She opened her sleepy eyes and stared at the ceiling. That baby could NOT be crying again. He had barely slept an hour. Why couldn’t he just rest? Maybe this adoption idea had been a bad one. She’d said over and over to herself that night, “What have I done? What was I thinking? Why am I here?” She opened the door and flicked on a soft light. She noticed he stopped crying immediately. Was it the light? Once he fell asleep she had turned it out each time she left the room. When he awoke in total darkness was he panicking and then crying? She peered in over the top of the crib. He stared at her, exhausted from all the crying. She tried to follow all the rules and advice she had been given. She knew if she picked him up she would be forming a habit so that he’d expect to be picked up every time he cried. That’s what everyone told her.
But look at him; so innocent, so frightened. He was, after all, HER son now. She’d take her own advice and follow her heart. She scooped him up and flopped collectively into a big easy chair. He was soon asleep, purring softly on her shoulder. She held him for awhile and set him back in his bed. She returned to the chair and left the light on with just a soft glow. She heard him stir, awaken, coo and fall back to sleep. It was the darkness. Poor little guy; and look how mom had read his mind and figured it out. She smiled to herself. Maybe she was going to be better at this mommy thing than she thought. Years would pass and her adoption would inspire her to become a foster parent and many young lives would be shaped and molded by her caring hands. Her son would come to support her efforts and one day find a career in the children’s services field. All which could be traced back to the satisfaction of that one moment, that one night, when he was so scared and she was there. That was now who they were.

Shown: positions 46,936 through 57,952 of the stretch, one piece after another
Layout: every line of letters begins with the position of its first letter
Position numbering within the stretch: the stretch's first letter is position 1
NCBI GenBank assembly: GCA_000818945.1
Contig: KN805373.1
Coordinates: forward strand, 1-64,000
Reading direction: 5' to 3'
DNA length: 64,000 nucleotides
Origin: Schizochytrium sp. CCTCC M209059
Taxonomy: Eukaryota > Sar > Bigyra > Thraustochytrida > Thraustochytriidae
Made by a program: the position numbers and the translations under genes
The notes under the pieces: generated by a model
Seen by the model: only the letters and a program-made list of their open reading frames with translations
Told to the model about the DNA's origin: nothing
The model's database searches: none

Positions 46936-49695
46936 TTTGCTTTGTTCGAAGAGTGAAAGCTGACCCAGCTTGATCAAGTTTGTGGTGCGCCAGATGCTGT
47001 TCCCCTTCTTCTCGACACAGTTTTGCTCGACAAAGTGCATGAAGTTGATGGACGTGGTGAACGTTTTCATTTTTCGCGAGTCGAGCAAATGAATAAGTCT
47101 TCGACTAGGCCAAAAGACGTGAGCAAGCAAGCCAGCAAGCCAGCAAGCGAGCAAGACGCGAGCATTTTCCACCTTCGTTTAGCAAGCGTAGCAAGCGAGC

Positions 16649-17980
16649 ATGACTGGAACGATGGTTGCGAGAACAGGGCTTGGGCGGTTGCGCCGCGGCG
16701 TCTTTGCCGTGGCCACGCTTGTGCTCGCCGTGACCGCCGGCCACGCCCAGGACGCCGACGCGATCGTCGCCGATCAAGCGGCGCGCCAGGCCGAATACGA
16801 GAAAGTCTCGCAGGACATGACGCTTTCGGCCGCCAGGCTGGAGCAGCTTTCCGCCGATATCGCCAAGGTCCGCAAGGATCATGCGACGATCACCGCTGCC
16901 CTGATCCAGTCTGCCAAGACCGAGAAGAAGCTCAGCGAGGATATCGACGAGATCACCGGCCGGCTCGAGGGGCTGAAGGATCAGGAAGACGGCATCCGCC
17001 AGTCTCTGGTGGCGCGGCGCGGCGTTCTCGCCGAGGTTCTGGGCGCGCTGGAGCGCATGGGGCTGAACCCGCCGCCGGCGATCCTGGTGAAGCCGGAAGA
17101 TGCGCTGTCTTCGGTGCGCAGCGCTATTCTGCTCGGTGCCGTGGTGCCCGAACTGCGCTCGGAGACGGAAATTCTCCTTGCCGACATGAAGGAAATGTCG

* * *